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W. Franklin Evans, president of West Liberty University

West Liberty University

West Liberty University employees and students are waiting anxiously to see how the Board of Governors responds to several instances of plagiarism by W. Franklin Evans, president of the public university in West Virginia.

Faculty members have been hesitant to speak out against the president due to fear of reprisal, said Darrin Cox, a history professor at the university. It took a week for the Faculty Senate to send a letter to the Board of Governors after determining that the president plagiarized in at least four public speeches.

Still, faculty members want to address the issue somehow. The Faculty Senate sent a questionnaire to all faculty members Friday to gauge how they wanted to proceed. Some, including Cox, have called for Evans’s resignation. Others are asking the Faculty Senate to hold a vote of no confidence in the president’s leadership.

“I believe that President Evans should resign in an effort to demonstrate that he takes this matter seriously and to demonstrate that he is at least trying to be a man of integrity. He has a PhD and should know better, so any claims of ignorance are misleading,” Cox wrote in an email to Inside Higher Ed.

Robert Gall, a philosophy and religion professor at West Liberty, wants the faculty to take action. Ignoring the issue would be unfair to students, he said.

“If our faculty don’t stand up and say something about this, we’re basically saying to our students that there’s a double standard -- that they are held to a very strict standard of no plagiarism, and the president nonetheless can get away with it.”

Students are worried about the scenario Gall presented -- that they would be punished for plagiarizing while leadership is excused for the same offense.

“Today, I am ashamed to be a student at West Liberty University,” Alexandria Black, vice president of student government, wrote in a Facebook post Tuesday. “This university will now be faced with many student plagiarizing cases and they should not be allowed to remove any student for this since the board chose to look past our president for the exact same issue multiple times.”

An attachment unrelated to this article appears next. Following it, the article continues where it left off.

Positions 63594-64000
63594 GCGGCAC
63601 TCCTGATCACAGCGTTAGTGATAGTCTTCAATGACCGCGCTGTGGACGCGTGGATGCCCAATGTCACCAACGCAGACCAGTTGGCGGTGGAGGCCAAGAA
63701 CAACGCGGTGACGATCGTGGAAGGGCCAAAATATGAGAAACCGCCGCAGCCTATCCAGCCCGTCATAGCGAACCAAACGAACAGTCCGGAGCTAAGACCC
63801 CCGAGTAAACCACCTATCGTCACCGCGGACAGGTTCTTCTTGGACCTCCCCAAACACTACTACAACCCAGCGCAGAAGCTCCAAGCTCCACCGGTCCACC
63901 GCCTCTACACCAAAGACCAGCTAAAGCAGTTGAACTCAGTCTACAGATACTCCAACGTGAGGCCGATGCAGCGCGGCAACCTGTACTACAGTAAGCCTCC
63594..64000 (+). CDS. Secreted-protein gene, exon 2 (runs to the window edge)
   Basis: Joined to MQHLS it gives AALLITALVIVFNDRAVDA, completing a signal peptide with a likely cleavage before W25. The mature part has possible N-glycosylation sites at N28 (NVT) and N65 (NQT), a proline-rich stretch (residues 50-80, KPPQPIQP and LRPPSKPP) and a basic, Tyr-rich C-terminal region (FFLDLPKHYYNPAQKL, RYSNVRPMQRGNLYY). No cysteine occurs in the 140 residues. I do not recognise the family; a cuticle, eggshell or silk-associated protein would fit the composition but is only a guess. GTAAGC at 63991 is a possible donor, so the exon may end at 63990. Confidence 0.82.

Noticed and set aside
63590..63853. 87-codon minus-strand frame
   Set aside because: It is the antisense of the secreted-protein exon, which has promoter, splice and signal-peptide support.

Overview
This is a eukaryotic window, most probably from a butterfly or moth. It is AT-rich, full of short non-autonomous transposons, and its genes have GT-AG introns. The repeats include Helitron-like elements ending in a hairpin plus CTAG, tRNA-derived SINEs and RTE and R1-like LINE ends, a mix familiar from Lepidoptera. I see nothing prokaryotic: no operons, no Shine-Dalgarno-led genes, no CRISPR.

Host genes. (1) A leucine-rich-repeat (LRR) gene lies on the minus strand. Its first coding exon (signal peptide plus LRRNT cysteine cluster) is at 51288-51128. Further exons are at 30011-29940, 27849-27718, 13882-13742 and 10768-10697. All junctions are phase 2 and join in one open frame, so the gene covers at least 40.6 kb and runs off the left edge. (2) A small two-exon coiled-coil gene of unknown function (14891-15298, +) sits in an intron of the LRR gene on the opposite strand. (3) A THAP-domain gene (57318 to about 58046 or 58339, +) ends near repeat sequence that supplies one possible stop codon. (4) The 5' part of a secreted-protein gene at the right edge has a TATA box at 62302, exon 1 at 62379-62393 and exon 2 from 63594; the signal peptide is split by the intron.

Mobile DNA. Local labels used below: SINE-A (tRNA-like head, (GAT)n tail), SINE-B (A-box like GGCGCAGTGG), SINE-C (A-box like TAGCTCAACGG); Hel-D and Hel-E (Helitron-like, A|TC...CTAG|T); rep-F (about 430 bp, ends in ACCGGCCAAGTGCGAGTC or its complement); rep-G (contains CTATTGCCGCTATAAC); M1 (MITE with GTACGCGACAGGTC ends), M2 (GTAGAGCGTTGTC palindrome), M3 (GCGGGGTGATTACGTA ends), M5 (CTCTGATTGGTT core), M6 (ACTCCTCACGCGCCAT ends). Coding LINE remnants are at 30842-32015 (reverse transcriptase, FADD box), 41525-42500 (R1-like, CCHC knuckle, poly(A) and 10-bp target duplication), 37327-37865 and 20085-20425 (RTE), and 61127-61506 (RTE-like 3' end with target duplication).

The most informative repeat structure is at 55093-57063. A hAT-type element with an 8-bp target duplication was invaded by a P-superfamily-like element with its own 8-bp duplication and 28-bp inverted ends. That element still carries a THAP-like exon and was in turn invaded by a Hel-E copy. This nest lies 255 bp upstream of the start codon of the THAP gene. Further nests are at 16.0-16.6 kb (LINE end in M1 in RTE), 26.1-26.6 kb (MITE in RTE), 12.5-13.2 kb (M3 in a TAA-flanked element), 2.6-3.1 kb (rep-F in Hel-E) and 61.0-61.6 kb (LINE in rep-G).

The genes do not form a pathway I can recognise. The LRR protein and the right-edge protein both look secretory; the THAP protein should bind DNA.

Faculty members recognize that if the board doesn’t address plagiarism by the president, it will be difficult to enforce policies that prohibit it among students.

“These plagiarism incidents have the potential to impact internal classroom discipline, making it difficult to enforce academic integrity,” the Faculty Senate executive committee wrote in a letter to the Board of Governors. “Some faculty expressed concern that this can also influence consideration given to West Liberty University for future grants and contracts, and may damage relationships with alumni and donors.”

Rich Lucas, chairman of the Board of Governors, said Oct. 4 that the board stands behind the president and believes Evans’s plagiarism was an oversight. On Wednesday, he released an amended statement.

“The West Liberty University Board of Governors is not ignoring the problem and we will address this matter in the appropriate manner, at the appropriate time, at the next Board of Governors meeting,” Lucas wrote. The next board meeting is scheduled for Wednesday, Oct. 13.

Evans also released a broader public apology Wednesday. Previously, he had only admitted to plagiarizing in a convocation speech that he gave Sept. 15, and he insisted that the incident was “in no way indicative of a pattern, or a ‘bigger picture.’”

“I regret my lack of attribution in any speech or presentation that may have been given. It was never my intent to give the impression that those were my exact words, and I failed to identify where the material came from. For that, I am sorry. I will make sure it doesn’t happen again,” Evans wrote in the new statement Wednesday. “I want the best for West Liberty University, its students, staff and faculty. My goal is to continue serving the university in the manner expected by the Board of Governors.”

The plagiarism scandal may be impacting the university in other ways, as well. Shortly after news of the plagiarism broke, a candidate for the open provost position withdrew from the search, Gall said. Asked whether the candidate dropped out of the search because of the plagiarism issue, a spokesperson for the university said in an email that “West Liberty University doesn’t comment on personnel matters involving candidates who have applied for positions and/or their personal comments.”

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